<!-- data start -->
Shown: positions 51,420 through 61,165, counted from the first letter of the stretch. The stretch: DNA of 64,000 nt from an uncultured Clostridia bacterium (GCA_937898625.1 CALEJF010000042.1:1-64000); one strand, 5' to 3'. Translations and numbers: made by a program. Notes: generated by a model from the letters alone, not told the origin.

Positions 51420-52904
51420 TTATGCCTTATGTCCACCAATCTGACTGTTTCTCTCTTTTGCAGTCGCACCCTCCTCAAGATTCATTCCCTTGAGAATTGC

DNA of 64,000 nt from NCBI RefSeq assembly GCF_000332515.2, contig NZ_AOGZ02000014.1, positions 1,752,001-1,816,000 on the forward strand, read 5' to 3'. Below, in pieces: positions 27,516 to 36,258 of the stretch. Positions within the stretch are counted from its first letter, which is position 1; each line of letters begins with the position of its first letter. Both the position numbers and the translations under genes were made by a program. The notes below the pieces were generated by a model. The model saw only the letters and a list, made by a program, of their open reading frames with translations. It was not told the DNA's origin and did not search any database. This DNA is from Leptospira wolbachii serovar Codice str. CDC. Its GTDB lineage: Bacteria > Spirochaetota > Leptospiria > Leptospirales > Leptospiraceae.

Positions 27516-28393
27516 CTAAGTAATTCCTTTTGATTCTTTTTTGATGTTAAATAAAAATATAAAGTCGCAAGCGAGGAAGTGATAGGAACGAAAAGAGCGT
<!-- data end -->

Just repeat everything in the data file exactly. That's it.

Shown: positions 51,420 through 61,165, counted from the first letter of the stretch. The stretch: DNA of 64,000 nt from an uncultured Clostridia bacterium (GCA_937898625.1 CALEJF010000042.1:1-64000); one strand, 5' to 3'. Translations and numbers: made by a program. Notes: generated by a model from the letters alone, not told the origin.

Positions 51420-52904
51420 TTATGCCTTATGTCCACCAATCTGACTGTTTCTCTCTTTTGCAGTCGCACCCTCCTCAAGATTCATTCCCTTGAGAATTGC

DNA of 64,000 nt from NCBI RefSeq assembly GCF_000332515.2, contig NZ_AOGZ02000014.1, positions 1,752,001-1,816,000 on the forward strand, read 5' to 3'. Below, in pieces: positions 27,516 to 36,258 of the stretch. Positions within the stretch are counted from its first letter, which is position 1; each line of letters begins with the position of its first letter. Both the position numbers and the translations under genes were made by a program. The notes below the pieces were generated by a model. The model saw only the letters and a list, made by a program, of their open reading frames with translations. It was not told the DNA's origin and did not search any database. This DNA is from Leptospira wolbachii serovar Codice str. CDC. Its GTDB lineage: Bacteria > Spirochaetota > Leptospiria > Leptospirales > Leptospiraceae.

Positions 27516-28393
27516 CTAAGTAATTCCTTTTGATTCTTTTTTGATGTTAAATAAAAATATAAAGTCGCAAGCGAGGAAGTGATAGGAACGAAAAGAGCGT